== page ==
Crushing Medication Is Dangerous

Crushing psychiatric medication can come with serious risks. The way a medicine is dispensed is important. It determines whether or not the patient achieves any therapeutic advantage. It can also interfere with and exploit the adverse effects experienced by the patient.

So, naturally, I was upset when my loved one, an inmate at the Comanche County Detention Center in Oklahoma, told me the jail was crushing the medication of the women who are incarcerated there.

More than eight hundred people are waiting for drug treatment in Oklahoma. Many of them are in legal situations involving the court. Many of them also struggle with mental illness. My loved one struggles with Bipolar Disorder and addiction.

The Office of Diversion Control and the Drug Enforcement Administration (DEA) have policies in place which serve to protect vulnerable populations from such practice, including inmates. Oklahoma jails should be upholding the law.

The DEA Practitioner’s Manual stipulates that prescription medications are only to be given in accordance with the directions of the appropriate practitioner who has prescribing authority. Crushing tablets or opening capsules contrary to the prescribing practitioner violates the DEA’s assertion. It also places my loved one and every other inmate at risk. Because my loved one has had bariatric surgery, those risks increase even more. For bariatric patients, the “bioavailability of crushed medication can differ substantially compared to the same medication swallowed whole” (Rosko, 2011).

My friend has been in jail for over sixty days. She just saw the doctor today. On top of battling Bipolar Disorder, she has been detoxing from methamphetamine without any medical assistance. Now, she is starting new medication she has never tried before, and no attention has been given to the fact she had a Gastric Bypass and will absorb the medication at a different rate than most people. Yet, the jail can crush her pills without a written order to do so and consequently place her at risk of psychosis, suicidal ideation, stomach difficulties, cardiovascular problems, and even death.

If she wants to avoid that risk, she will have to ask the doctor to provide the jail with a written order not to crush her medication. It can take up ninety days for them to process her request to see the doctor again. In the meantime, she’s forced to consume the medicine as the jail demands. She waits for a bed. She waits for real help and real treatment. She waits with others who fight serious mental health conditions and who don’t even know their mental stability and well-being are at risk.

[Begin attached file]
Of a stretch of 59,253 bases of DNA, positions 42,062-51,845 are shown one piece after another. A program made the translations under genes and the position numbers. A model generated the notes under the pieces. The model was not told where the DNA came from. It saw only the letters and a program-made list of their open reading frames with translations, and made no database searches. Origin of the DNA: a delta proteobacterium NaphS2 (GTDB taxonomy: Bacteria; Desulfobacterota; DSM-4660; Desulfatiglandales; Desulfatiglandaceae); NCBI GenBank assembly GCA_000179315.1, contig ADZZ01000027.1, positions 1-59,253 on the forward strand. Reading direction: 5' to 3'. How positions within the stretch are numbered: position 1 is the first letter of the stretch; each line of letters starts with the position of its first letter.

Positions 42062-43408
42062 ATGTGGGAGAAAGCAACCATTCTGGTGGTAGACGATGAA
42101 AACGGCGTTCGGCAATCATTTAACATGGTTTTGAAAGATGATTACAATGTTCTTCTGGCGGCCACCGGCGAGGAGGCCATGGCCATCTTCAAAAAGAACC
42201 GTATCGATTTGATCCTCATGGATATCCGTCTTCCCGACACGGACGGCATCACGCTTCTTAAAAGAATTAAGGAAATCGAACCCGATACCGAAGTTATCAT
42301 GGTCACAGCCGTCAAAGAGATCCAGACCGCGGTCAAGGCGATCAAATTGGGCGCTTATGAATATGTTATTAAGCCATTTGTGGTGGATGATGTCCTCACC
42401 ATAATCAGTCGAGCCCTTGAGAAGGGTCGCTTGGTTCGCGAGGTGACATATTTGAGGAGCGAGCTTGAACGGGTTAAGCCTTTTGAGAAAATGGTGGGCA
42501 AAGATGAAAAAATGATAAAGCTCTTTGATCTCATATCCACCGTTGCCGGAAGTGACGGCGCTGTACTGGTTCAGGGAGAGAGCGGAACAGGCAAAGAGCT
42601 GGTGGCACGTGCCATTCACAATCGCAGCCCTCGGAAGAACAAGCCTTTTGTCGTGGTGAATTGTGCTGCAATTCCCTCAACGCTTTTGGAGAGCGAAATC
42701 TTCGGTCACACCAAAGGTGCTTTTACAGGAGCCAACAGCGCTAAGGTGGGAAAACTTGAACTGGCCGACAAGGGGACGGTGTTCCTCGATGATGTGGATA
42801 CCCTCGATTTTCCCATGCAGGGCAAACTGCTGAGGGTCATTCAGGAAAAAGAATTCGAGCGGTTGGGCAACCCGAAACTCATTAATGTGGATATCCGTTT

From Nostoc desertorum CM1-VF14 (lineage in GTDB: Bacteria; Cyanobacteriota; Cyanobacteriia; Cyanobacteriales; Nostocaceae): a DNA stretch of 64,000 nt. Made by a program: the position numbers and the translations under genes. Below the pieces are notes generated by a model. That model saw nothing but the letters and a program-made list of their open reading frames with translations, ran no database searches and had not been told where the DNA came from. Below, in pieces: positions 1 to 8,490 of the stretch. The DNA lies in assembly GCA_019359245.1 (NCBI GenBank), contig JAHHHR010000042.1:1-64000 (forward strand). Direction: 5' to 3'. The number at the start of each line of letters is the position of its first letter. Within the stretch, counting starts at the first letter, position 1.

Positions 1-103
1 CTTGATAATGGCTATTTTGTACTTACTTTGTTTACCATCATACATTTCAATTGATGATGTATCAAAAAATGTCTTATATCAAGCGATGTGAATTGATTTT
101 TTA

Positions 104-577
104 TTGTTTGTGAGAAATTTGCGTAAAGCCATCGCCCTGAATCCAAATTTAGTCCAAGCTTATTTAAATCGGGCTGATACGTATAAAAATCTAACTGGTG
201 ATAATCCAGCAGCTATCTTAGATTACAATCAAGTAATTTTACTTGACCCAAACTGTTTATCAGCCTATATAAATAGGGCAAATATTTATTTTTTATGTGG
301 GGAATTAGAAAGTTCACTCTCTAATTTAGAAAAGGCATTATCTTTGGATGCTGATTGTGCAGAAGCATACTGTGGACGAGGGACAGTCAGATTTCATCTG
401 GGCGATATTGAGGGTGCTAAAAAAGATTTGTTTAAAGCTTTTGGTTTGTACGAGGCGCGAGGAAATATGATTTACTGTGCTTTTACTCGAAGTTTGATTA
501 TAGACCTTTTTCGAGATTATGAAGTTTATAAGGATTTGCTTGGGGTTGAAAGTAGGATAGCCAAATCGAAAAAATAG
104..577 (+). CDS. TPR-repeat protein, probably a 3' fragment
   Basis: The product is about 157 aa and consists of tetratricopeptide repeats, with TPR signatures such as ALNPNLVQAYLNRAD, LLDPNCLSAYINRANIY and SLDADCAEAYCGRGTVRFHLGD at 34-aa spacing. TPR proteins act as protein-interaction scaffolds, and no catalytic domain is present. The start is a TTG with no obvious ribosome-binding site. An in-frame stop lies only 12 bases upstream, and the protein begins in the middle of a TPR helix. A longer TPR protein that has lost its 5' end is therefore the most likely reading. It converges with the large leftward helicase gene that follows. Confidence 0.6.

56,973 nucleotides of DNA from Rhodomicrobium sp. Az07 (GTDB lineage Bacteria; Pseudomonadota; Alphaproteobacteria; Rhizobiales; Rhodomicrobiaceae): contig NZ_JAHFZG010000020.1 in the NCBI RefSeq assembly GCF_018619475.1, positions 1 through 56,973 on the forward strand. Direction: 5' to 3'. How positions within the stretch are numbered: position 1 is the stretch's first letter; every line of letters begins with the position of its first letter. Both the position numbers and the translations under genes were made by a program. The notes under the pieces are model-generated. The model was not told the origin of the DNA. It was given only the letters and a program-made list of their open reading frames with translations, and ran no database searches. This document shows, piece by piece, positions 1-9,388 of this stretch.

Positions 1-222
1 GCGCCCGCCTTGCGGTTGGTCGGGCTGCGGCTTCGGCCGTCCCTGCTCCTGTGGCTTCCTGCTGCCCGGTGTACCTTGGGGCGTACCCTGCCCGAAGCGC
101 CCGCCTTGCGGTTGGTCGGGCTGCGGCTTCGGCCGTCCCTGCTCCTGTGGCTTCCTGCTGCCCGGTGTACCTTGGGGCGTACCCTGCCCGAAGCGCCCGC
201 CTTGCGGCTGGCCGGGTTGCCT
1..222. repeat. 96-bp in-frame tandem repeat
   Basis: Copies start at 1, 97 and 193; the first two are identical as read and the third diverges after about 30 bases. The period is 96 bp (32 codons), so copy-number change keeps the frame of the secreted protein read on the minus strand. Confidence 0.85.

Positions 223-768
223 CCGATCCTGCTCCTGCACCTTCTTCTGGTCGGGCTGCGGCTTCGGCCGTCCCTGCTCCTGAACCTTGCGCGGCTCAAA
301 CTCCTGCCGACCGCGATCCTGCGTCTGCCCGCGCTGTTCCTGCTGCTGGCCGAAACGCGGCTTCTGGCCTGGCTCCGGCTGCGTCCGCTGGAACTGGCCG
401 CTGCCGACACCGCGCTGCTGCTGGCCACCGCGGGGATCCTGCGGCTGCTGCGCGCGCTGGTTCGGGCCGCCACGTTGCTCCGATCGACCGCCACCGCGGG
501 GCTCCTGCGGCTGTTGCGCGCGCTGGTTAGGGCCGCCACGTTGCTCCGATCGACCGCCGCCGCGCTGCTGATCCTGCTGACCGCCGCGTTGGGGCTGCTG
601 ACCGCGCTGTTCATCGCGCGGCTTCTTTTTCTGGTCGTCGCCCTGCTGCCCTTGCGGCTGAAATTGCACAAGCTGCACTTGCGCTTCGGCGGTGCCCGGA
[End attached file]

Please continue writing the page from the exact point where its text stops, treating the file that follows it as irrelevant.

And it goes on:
Like her bunkmate who takes quetiapine (Seroquel), which is crushed by the county jail. A study in 2008 confirmed a “widespread ‘abuse’ of quetiapine by inmates in the Los Angeles County Jail” (Tcheremissine, p. 740).  Quetiapine has street value and is sought out when other stimulants cannot be obtained. I wonder if workers at the Los Angeles County Jail crush the medication of their inmates without the direction of a physician, too. If so, I wonder if attempts to limit its abuse by way of presenting the drug in the exact way one would abuse it hurts or helps.

A report by Harvard Medical School confirmed that “stimulants used to treat ADHD have some potential for abuse because crushing and snorting (snuffing) them can produce a cocaine-like high” (Harvard Mental Health Letter, 2016). For inmates who struggle with addiction, I wonder how being forced to take crushed medication makes them feel. One might infer, it could and/or would trigger them back to the times they crushed medication while actively using illegal drugs.

It is one thing for Oklahoma to acknowledge that residents have a serious need for mental health and addiction treatment. It is another (completely unethical) thing to know and neglect the fact that those who are supposed to be helping fix the problem are fueling it instead and, in turn, placing themselves, the public, and our loved ones at risk.

It is unacceptable and it is dangerous. It must change. Lives depend on it.


References

Cosgrove, J (2017). Seven things to know about SQ 780, 781. The Oklahoman. NewsOK.com. Retrieved from http://newsok.com/article/5539223

Harvard Mental Health Letter (2006). ADHD update: new data on the risks of medication. Harvard Health Publications, Harvard Medical School. Retrieved from http://www.health.harvard.edu/mind-and-mood/adhd-update-new-data-on-the-risks-of-medication

Rannazzisi, J., & Caverly, M. (2015). United States Department of Justice Drug Enforcement Administration Office of Diversion Control “Practitioner’s Manual: An Informational Outline of the Controlled Substances Act” 2006 Edition.

Rosko, T. (2011). Psychiatric medications and weight gain: a review. Bariatric Times, 8(3), 12-15.

Tcheremissine, O. V. (2008). Is quetiapine a drug of abuse? Reexamining the issue of addiction. Expert opinion on drug safety, 7(6), 739-748.

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